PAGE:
feel I approach a forbidden, though a somewhat delicate, theme, when I allude, in passing, to some of his traits as a politician. I am rather invited to this, when I remember that within the last month the citizen, now President of the United States, who was defeated by Douglas for the Senate, in 1858, and who mounted in 1860, to the Presidential chair over the prostrate banner of his former successful competitor, directed that the armies of the Republic should crape their colors in mourning for the loss of his former adversary, and that the Departments of the Government should be closed on the day of his funeral at Chicago. [Great applause.] I am further attracted to the discussion of Douglas as a political leader by the fact that, at the portals of his tomb, the whole people of his own State, irrespective of former differences, paid the sublimest tribute to his memorythat, when he died, his worst opponents elsewhere forgot their animosities, and that the whole body of the loyal States were struck with sudden grief when his death was proclaimed-struck, indeed, as if they had lost their best, and dearest, and most cherished champion. [Applause.]

What a scene is this! When partisans forgot their hostility to Clay, and Jackson, and Webster, they did so over the graves of old men; but here they bury the recent and the bitter Past, from out of sight, in paying voluntary honor to the youngest, and, for a time, the extremest statesman of his school. Let me, therefore, with this free charter to speak my own mind, say something of Douglas as a leader and a Democrat.

He was a very thorough partisan. He belonged to the class who regarded the Democratic party as incapable of error, and created to rule in the administration of the Federal Government. He was so wedded to this idea as to look upon this organization as almost infallible, and sincerely believed that it was an aggregate of wisdom and experience superior to any political organization of early or later times. Extending over the whole of the continent, and holding its devotees with almost Masonic attachment, it generally prevailed against all odds, and finally became so strong as to absorb most other organizations. As an oracle of this party, Judge Douglas was frequently severe upon his opponents, and, by his severity, provoked a retaliatory spirit that often bordered upon personal hatred. Yet, I think his faith in what is known as the organization of the Democratic party failed him before his death. When he saw the Southern leaders powerful enough, with the aid of this organization, to drive Mr. Buchanan from the path of duty into the path of depravity; to make measures like Lecompton a party test, and finally to bring to a candidate for the Presidency, whose object was unquestionably the disruption of the Government, hundreds of thousands of Democratic votes, he must have felt that the prestige of the Democracy had gone, never to be restored until its leaders can resurrect the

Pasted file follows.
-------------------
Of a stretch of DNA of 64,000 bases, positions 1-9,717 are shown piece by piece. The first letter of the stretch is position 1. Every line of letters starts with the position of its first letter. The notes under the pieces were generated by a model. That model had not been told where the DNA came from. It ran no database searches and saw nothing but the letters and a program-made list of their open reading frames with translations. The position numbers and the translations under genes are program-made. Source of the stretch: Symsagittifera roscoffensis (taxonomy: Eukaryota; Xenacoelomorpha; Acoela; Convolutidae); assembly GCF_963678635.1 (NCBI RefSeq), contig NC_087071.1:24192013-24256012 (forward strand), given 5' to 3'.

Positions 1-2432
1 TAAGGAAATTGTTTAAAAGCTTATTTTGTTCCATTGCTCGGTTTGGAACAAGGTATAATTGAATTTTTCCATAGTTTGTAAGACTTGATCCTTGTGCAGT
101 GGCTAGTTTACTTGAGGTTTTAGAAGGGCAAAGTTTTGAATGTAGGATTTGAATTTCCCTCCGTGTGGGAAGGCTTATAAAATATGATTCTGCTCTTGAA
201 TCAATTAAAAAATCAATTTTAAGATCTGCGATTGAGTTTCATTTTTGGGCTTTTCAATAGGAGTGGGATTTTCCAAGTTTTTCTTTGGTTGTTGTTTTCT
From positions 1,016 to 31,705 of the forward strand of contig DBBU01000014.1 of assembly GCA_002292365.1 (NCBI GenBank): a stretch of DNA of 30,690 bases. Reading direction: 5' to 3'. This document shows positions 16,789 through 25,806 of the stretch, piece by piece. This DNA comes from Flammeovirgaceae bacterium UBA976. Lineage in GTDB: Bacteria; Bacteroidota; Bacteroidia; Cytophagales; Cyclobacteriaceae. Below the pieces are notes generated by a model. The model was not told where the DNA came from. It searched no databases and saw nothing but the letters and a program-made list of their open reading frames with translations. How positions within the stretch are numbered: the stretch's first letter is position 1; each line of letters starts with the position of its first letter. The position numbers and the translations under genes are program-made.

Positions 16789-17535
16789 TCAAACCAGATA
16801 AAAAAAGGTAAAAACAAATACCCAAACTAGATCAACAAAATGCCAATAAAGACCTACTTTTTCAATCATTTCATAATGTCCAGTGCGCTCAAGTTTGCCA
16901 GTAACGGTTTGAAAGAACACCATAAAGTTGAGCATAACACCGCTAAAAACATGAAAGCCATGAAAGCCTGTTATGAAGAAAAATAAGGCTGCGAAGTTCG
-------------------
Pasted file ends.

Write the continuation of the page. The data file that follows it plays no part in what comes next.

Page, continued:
great examples, and reanimate the great truths which they have latterly insanely neglected. [Applause.] If he were now alive, and could see the name of this powerful party flagrantly used as a cloak for treason, even in portions of the Free States, he would, in my opinion, feel that it was time to set aside a machine which has become so potent an engine of individual and general disaster.

He was preëminently and always a national man. one reason of his consistent championship of the Southern people. He shrank instinctively from what he called sectionalism. He was, undoubtedly, ambitious, and he had an undoubted right to be ambitious. He believed that the election of any President by a solid Northern or a solid Southern vote would be the parent of serious internal strife. Born in cold New England, he cultivated from early life the warmest relations with the Slave States, and at one time was their chiefest favorite. The Southern pol